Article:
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• Algae-grazing fishes, essential for healthy coral reefs, are influenced by wave exposure in different ways depending on shape and swimming skills
• This means that the loss of one fish species can not easily be fully replaced by another if the new one is different in its response to turbulent waters
• These findings have implications also for biodiversity conservation and management in other ecosystems
Coral reefs are productive and important ecosystems for marine life and people around the world. One important ecosystem service provided by these biologically diverse habitats is to dissipate ocean waves and protect the coast from erosion. This also implies that all reefs contain a broad spectrum of sheltered and wave exposed habitats, which in their turn influence the many species of reef living animals and plants. Herbivorous fishes, essential for maintaining productive and healthy coral reefs and ecosystem services, are no exception.
This aspect of coral reef ecology was recently analysed by Sonia Bejarano from the Leibniz Centre for Tropical Marine Research in Bremen, Germany and centre researcher Jean-Baptiste Jouffray. Their work, which also included contributions from colleagues from Australia, Germany, Oman, UK and USA was recently published in the journal Functional Ecology.
Their study was conducted in the eastern barrier reef of the Palau archipelago and investigated how differences in wave exposure influence herbivorous fishes, thus having effects on the whole reef’s functioning.
“Shallow wave-exposed reefs are the most productive and a desirable place for herbivorous fishes to feed, but the privilege is not easily accessible to all fishes,” the authors explain.
The results showed that the feeding capacity of certain species was limited under turbulent conditions, but also that others were either unaffected or increased their feeding frequencies under high wave exposure. Streamlined herbivorous fish species seemed to be better at eating under strong swell compared to laterally-compressed fishes.
A healthy herbivorous fish community is important because it grazes down algae and maintains reef resilience in many different ways, for instance by creating surfaces where new coral larvae can settle.
But the team of researchers also learned three things that are useful beyond the world of coral reefs and fishes.
First, animals that do different jobs in an ecosystem also tend to be different in the way they cope with environmental stress, and this makes them even more complementary than people usually think. Second, animals that do similar jobs in an ecosystem (e.g. grazing or photosynthesis) may also respond in subtly differently ways to environmental stress thus ensuring that the job gets done across a broad range of environmental conditions (something that is called response diversity).
"Species are different and these may sound as trivial discoveries, but it is surprising how widespread the notion is that two species that have similar functions can replace each other fully, if one of them disappears," explains lead author Sonia Bejarano.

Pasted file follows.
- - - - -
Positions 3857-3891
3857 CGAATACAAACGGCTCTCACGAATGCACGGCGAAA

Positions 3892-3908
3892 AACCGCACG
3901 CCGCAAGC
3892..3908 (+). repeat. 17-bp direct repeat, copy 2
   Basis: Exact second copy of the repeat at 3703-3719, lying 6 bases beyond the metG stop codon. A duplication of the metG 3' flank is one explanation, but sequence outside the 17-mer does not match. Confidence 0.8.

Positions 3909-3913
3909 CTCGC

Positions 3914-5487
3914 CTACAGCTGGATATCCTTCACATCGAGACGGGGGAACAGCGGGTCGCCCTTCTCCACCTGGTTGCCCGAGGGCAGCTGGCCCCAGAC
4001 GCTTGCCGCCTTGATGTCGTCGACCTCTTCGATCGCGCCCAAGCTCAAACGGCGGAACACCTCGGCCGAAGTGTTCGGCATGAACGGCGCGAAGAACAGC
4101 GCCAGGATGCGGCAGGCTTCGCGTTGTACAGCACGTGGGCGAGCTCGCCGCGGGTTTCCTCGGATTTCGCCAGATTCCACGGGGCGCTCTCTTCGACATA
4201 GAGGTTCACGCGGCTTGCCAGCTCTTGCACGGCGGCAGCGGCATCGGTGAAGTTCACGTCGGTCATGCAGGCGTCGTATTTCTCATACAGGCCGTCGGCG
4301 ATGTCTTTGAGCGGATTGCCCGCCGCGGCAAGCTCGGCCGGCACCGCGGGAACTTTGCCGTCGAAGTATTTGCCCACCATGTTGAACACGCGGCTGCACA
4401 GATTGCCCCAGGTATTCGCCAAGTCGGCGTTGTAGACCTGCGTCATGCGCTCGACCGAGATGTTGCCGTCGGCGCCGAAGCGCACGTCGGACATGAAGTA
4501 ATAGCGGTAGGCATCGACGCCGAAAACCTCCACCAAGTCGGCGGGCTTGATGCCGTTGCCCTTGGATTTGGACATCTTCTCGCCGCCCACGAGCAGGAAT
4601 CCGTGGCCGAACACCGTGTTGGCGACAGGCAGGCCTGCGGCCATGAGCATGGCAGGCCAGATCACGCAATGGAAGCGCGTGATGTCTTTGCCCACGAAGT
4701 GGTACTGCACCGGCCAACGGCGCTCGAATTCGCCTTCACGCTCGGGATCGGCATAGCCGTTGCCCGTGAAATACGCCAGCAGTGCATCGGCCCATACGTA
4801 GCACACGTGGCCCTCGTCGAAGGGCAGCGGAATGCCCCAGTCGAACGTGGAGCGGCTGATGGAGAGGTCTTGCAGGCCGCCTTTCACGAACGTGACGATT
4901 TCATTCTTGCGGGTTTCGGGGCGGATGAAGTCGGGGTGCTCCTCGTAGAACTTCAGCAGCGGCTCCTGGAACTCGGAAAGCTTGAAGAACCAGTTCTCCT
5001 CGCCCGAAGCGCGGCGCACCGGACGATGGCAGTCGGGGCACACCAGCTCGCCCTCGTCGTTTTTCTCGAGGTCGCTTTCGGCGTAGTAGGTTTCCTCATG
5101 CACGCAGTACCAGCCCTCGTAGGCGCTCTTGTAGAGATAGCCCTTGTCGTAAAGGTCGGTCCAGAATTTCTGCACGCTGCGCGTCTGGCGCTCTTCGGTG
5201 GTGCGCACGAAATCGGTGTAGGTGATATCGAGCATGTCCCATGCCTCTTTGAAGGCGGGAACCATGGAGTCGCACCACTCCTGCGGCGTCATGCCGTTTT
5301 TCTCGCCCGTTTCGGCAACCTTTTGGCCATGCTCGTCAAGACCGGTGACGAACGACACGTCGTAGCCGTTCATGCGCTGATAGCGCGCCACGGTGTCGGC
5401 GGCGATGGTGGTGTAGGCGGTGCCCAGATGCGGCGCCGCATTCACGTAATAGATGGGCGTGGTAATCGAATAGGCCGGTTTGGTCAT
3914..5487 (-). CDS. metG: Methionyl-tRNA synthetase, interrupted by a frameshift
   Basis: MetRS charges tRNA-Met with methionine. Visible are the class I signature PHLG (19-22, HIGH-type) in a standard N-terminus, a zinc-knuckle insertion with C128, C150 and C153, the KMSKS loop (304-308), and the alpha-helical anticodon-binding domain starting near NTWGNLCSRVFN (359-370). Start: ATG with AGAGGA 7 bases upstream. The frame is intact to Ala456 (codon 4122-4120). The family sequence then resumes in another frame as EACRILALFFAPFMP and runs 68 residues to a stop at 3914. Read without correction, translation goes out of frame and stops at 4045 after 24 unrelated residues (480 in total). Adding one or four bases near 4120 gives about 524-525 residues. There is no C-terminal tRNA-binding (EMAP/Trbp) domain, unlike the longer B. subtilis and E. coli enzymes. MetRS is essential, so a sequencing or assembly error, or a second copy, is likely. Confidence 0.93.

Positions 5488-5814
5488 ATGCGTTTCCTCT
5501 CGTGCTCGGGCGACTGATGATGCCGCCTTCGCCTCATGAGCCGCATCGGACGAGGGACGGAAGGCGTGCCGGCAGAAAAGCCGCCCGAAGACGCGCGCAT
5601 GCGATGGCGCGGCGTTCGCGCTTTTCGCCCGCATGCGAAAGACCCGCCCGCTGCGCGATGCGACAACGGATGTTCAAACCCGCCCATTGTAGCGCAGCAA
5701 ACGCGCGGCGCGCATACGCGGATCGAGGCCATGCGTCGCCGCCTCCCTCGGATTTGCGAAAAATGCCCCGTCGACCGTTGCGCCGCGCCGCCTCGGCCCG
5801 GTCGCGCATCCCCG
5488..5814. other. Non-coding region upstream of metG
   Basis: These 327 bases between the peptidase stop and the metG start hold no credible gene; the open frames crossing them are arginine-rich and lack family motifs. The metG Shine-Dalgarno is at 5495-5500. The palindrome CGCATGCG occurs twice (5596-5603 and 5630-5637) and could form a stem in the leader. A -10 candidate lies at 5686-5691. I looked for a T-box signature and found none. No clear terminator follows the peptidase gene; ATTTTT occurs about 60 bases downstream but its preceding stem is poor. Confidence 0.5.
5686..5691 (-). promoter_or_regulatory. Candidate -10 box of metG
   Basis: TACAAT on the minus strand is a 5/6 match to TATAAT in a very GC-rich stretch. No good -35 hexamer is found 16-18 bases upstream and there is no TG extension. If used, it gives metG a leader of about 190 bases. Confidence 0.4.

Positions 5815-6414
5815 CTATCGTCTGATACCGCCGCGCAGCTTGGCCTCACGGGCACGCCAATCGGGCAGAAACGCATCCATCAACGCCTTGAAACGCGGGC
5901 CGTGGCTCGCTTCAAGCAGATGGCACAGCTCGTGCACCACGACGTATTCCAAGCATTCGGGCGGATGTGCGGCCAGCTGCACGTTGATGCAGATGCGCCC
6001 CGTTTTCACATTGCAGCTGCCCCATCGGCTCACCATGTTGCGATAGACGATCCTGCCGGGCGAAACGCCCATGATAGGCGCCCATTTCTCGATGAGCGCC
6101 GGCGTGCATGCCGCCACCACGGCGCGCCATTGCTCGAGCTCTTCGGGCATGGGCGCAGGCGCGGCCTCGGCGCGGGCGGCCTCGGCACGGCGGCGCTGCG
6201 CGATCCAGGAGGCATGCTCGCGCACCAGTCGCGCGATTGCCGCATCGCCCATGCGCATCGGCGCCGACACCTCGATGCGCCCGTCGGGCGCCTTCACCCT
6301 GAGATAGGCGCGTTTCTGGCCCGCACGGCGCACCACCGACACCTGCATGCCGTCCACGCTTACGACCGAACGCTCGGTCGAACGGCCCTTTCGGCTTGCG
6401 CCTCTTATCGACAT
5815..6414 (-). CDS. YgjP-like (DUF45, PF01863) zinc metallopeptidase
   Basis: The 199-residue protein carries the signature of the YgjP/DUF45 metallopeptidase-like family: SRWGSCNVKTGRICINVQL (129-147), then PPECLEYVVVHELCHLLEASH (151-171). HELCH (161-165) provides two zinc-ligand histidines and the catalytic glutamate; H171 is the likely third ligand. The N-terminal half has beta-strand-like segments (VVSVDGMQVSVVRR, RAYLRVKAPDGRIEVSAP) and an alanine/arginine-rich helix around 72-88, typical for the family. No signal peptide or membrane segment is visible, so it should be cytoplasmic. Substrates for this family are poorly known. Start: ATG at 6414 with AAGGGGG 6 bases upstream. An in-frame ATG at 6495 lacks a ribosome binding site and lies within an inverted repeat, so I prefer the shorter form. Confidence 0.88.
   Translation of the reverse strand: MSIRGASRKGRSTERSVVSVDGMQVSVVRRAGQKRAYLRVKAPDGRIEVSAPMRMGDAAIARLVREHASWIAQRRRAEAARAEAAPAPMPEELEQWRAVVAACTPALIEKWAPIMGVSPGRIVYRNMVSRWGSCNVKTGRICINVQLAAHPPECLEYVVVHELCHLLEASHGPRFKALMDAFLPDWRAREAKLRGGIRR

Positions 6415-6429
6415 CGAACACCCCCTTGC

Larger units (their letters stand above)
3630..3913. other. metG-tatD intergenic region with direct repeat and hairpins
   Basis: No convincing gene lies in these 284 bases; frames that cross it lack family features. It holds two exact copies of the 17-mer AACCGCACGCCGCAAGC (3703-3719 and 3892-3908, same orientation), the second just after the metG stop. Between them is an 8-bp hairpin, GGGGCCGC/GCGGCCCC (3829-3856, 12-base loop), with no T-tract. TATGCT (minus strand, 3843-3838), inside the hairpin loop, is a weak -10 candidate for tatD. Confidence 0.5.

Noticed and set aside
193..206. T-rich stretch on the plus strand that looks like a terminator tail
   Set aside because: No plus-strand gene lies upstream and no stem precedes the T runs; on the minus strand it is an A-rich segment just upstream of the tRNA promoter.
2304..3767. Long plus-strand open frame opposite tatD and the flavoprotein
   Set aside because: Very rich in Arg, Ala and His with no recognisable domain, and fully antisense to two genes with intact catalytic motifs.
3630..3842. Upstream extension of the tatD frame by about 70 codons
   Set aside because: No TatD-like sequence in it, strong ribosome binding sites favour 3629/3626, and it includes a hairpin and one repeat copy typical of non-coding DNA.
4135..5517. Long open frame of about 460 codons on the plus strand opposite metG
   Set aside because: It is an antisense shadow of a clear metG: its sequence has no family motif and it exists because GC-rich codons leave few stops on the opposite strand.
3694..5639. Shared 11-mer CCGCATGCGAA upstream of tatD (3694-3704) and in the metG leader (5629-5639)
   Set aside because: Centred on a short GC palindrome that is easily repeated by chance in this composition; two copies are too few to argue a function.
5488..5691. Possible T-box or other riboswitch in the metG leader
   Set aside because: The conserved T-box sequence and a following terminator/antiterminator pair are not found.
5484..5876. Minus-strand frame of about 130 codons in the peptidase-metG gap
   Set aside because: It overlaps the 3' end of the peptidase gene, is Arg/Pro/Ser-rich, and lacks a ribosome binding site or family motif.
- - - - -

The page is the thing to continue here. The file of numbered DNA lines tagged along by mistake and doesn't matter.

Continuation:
Third and last, some species go and others come as environmental stress increases, but because of this response diversity, vital ecosystem functions can be preserved even under harsh conditions.
Next step, the authors write, is to assess whether this is also the case across man-made environmental stress gradients. To what extent can human impacts disrupt the resilience provided by response diversity in coral reefs and other ecosystems? Can we succeed in protecting it with the management tools we have at hand?
"The results of the study challenge the way biodiversity is often perceived and confirm that species presence does not imply their complete functionality, especially under harsh environmental conditions," says Jean-Baptiste Jouffray.
As such, the study offers a cautionary note concerning the complex issues surrounding the management and protection of herbivorous fishes on coral reefs around the world. Without the new knowledge provided by the study there is risk that fish communities comprised by larger numbers of species of the same broad functional group could be erroneously regarded as resilient to overexploitation.
With coral reefs being increasingly stressed by global human-made stresses like climate change and ocean acidification, this kind of knowledge is more important than ever before to inform local and regional management efforts to strengthen reef resilience.
The study was conducted in February and March 2012 and focused on shallow reefs on the seaward side of the eastern barrier reef of the Palau Archipelago. The swimming performance of 37 fish species was quantified based on ten morphological traits related to swimming mode, speed, and manoeuvrability. Feeding frequency was recorded with unmanned video cameras on 12 sites distributed across sheltered, moderate, and turbulent reefs.
Bejarano, S., Jouffray, J.-B., Chollett, I., Allen, R., Roff, G., Marshell, A., Steneck, R., Ferse, S. C. A. and Mumby, P. J. 2017. The shape of success in a turbulent world: wave exposure filtering of coral reef herbivory. Funct Ecol. doi:10.1111/1365-2435.12828
Jean-Baptiste Jouffray is a joint PhD student of Stockholm Resilience Centre, the Beijer Institute of Ecological Economics and the Global Economic Dynamics and the Biosphere programme. His research explores the relationship between humans and the marine ecosystem.
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